oppn parties How Will The Government Settle The ADR Issue Of The Telcos?

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How Will The Government Settle The ADR Issue Of The Telcos?

By Linus Garg
First publised on 2020-02-18 12:34:22

About the Author

Sunil Garodia Linus tackles things head-on. He takes sides in his analysis and it fits excellently with our editorial policy. No 'maybe's' and 'allegedly' for him, only things in black and white.

Should the government provide relief to the beleaguered telecom companies? There is no doubt that the said companies had signed a faulty contract with the government which included "other income" (in addition to their core income from telecom operations for which the licence was issued to them) in the adjusted gross receipts (ADR). This has now become the bane of the contention with the Supreme Court obviously going by the letter of the law and the government seeking to enforce the contract as it was signed. But to any layman, the share the government can rightly claim from the telecom companies should only be for the telecom operations they undertook as the government issued the licence to them for those operations only.

But is the matter as simple as that? Let us suppose that a telecom company earned an x amount from its consumers for providing telecom services. It invested that amount and earned y amount as interest on it. The government can rightly claim that y was earned only because of x and it should be part of ADR. That is what the telcos signed up for, that is what the government now wants to enforce and that is exactly what the Supreme Court has said is right. The whole matter boils down to the initial contract which, despite highly-paid lawyers representing the telcos, did not clearly specify which incomes would form the part of ADR.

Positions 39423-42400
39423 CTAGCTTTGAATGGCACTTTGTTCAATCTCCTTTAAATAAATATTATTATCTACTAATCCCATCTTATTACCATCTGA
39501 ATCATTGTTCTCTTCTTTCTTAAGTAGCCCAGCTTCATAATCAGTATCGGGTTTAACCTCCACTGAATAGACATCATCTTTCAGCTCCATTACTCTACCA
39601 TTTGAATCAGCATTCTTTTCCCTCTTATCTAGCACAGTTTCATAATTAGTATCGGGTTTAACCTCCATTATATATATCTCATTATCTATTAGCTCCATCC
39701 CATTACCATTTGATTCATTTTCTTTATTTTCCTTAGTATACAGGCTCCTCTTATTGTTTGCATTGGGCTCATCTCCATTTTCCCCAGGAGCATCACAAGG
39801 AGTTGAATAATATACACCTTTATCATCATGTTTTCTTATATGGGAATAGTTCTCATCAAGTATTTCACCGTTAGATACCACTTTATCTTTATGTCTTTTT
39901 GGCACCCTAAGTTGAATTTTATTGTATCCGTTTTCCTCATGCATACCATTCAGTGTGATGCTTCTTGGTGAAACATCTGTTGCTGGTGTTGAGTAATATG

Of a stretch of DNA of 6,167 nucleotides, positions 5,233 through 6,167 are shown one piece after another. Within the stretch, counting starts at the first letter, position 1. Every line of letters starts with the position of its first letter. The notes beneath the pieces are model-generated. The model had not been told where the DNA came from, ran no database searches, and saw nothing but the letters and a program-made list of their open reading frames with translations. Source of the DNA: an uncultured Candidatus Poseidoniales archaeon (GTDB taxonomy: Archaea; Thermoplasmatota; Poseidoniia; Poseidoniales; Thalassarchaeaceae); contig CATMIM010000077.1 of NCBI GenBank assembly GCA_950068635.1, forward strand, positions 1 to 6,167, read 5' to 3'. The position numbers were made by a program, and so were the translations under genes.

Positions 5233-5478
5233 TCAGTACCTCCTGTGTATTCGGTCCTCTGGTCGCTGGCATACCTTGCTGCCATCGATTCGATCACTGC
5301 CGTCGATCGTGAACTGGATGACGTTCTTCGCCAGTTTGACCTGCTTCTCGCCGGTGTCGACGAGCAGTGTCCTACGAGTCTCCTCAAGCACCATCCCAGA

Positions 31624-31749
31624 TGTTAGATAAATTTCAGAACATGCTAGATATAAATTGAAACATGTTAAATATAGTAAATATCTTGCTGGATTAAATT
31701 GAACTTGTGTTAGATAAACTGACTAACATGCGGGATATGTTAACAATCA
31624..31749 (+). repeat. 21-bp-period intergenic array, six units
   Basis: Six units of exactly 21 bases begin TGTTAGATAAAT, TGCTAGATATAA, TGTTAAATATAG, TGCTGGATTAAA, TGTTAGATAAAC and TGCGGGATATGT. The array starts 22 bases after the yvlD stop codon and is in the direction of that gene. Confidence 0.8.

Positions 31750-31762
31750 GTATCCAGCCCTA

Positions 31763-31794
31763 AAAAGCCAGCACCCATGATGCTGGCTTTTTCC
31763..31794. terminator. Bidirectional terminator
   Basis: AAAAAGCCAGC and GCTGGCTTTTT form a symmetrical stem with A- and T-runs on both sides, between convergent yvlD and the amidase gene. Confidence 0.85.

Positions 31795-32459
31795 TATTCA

But if the telcos are made to pay what the government is demanding, they will suffer a huge blow and their operations will become unsustainable without increasing usage charges abnormally. Vodafone-Idea has said that if no relief was provided both through reducing the amount and allowing deferred payments, it might close its operations in India. That would mean that the telecom sector would have a duopoly in Airtel and Jio and that would be damaging for consumers. But the government cannot provide relief only to Vodafone. And with the Supreme Court breathing down its neck, the government will have to think out of the box to provide any relief to the telcos as it would not like to contravene the court's orders.

There is also the question of banks taking a huge hit if Vodafone closes down and defaults on the loans it has taken. That will have a huge effect on the economy too. Then there is the question of India’s image as a business destination taking a hit. In the absence of clear laws and their just application (although in the instant case the application is perfect according to the letter of the law), foreign investors would think twice before making commitments in India. A business such as Vodafone closing shop would damage India’s reputation in a huge way, the reasons notwithstanding.

The government will have to come up with a solution before the next hearing in the Supreme Court on March 17 and convince the court of its fairness and efficacy. The court will also need to be convinced how the relief plan would not result in a loss of revenue for the nation. The issue has blown up at the wrong time with the economy not showing any signs of improving and the cash-strapped government looking for ways to augment its revenues in the face of falling tax collections. It seems that the worst is likely to happen despite everyone wishing to have an amicable settlement.